As we all know by now, this "ye" is a mistake, called into being by the misreading of a single letter (much like the demon Smephisto, who when summoned will offer to buy your soul in exchange for a really good cable package). But the real problem here is not the misuse of the letter thorn. It's that Old English writing has become the default choice for white trash emotional expression.
"It's a deeply personal representation of my poor decision making."
I don't know why this happened. Maybe it was all the metal bands that used it in their logos. Or maybe old-fashioned gothic lettering is one of those things that people use because it seems aspirational and middle class, but instead it just ends up really sad, like naming your daughter Versace. Whatever the reason, today the average person's association with the font is less "delightful medieval milieu" and more "an abstract concept peeping out from the top of a TapouT T-shirt":
Seize the cliche.
Stark White and Helvetica
Helvetica, also known as the hipster font, isn't going to stop being trendy anytime soon, and that's cool. It's not like it's hard to read or it causes seizures or anything like that. But apparently somewhere along the way Helvetica picked up a curse that means that it's only allowed to float, alone, in a white void of eternal nothingness:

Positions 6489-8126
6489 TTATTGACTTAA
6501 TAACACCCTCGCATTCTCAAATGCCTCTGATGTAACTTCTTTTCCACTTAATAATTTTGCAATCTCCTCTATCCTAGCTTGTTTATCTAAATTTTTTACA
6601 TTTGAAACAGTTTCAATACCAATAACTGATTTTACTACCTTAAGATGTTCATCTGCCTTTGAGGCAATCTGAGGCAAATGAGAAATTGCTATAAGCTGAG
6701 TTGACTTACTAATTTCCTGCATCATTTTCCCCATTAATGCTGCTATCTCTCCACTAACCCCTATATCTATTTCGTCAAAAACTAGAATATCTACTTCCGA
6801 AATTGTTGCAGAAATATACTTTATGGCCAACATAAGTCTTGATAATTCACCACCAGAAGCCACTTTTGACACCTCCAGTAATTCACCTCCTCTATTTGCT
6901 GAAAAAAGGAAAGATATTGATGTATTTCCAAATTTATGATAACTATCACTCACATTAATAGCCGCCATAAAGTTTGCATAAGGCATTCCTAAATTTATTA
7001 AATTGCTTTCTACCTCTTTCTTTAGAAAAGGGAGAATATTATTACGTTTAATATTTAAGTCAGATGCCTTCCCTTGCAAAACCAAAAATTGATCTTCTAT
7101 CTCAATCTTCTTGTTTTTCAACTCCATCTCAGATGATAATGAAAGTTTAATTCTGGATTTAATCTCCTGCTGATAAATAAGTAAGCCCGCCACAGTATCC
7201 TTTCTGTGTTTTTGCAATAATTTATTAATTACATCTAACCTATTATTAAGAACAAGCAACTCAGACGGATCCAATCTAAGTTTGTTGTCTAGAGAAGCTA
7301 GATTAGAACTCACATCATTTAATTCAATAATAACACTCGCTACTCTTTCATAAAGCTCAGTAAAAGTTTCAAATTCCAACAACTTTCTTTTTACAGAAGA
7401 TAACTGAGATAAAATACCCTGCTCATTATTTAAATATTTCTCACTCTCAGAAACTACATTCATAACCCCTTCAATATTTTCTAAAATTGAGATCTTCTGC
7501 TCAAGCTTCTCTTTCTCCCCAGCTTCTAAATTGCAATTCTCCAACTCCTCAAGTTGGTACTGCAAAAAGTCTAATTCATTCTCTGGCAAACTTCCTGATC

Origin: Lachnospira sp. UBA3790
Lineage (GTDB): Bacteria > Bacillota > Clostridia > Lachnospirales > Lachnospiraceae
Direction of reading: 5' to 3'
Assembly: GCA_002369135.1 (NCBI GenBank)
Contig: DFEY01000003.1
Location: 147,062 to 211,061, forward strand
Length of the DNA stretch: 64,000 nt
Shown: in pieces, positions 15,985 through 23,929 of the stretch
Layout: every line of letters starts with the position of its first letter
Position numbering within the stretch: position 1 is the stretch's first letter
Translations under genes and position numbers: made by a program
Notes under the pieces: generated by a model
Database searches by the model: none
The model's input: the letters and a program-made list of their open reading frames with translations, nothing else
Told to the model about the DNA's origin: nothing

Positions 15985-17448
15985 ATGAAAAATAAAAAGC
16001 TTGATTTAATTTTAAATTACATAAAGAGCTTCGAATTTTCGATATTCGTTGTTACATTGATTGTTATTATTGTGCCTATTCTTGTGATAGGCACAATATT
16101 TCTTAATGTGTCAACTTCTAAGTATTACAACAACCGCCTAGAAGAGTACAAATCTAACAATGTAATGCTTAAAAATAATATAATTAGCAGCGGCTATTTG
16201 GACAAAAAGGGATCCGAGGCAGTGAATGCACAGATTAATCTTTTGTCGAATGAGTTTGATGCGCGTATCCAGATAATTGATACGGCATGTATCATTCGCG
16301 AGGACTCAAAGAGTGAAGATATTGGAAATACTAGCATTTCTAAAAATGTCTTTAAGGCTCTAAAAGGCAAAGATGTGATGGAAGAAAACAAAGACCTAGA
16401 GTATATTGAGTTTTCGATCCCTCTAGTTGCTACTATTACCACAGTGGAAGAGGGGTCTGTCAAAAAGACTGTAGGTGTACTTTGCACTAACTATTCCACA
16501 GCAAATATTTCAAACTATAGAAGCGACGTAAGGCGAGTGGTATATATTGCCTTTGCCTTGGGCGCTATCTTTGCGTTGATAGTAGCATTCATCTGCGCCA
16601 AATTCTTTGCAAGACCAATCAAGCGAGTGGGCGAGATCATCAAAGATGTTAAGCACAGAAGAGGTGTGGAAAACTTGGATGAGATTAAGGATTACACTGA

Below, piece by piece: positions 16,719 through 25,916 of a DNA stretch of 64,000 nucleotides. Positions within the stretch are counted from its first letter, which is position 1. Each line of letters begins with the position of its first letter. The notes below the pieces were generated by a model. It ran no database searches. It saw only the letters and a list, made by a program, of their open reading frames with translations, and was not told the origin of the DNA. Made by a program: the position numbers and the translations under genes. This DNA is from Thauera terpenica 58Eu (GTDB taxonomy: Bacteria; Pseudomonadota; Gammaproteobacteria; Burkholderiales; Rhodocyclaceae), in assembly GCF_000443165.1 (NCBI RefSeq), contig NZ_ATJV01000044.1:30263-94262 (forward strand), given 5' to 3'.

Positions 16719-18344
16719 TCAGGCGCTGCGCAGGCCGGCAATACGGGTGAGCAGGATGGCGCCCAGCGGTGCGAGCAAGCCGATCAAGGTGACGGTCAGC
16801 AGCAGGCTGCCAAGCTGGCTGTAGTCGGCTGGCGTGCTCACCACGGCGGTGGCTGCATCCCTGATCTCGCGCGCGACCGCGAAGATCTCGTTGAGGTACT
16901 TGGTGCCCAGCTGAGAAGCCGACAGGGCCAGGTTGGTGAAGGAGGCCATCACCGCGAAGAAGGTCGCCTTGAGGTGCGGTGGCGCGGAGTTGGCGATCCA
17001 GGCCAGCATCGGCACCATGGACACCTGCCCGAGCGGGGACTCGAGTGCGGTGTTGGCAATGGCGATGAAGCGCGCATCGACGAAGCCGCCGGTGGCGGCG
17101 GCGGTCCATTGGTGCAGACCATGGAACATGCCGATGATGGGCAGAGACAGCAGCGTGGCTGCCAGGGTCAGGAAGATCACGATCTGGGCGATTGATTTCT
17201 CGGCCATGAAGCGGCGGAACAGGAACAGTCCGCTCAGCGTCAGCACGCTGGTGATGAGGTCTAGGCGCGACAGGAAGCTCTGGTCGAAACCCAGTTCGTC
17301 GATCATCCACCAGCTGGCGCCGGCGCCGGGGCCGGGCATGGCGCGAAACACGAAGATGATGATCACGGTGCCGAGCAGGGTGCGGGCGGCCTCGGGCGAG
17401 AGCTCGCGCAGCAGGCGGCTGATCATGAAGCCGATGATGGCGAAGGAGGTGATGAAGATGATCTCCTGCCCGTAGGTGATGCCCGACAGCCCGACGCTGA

Because at some point America's companies decided that when we think of their products, we want to think of the absence of all color and texture and meaning and love:
Four designers received separate paychecks for these.
Remember, mall shoppers, there is nothing after your death except the everlasting pale emptiness in which the old gods never sleep, so you may as well buy some new sweaters or whatever.
Why It Needs to Stop
If you think this is something that just became popular in the last few decades alongside the rise of ironic sleeve tattoos, you're wrong: Soulless Helvetica oblivion has been around since the very beginning. Check out this advertisement for the font, from 1966:
Presenting the setup for the most boring Mad Men ever.
In other words, the empty spaces around the Helvetica are deliberate. They are meant to look cool and sleek and modern, like an open-plan house, or the cold, dead snowfields of a nuclear winter. But if something was being praised for looking modern over 50 years ago, it's probably time to move on, or soon you're going to start looking like those computer-repair-store signs that still use that weird blobby cyborg writing.
Advice Written in a Variety of Different Sizes
This style is also known as "every image currently on Pinterest that is not of a baby dressed up like a hot dog":
Using this design, you can cram all the fake Marilyn Monroe quotes, out-of-context religious verses, and uplifting life insurance slogans into one rectangle, just in case people might step into your living room or glance at your computer screen without you telling them what to do.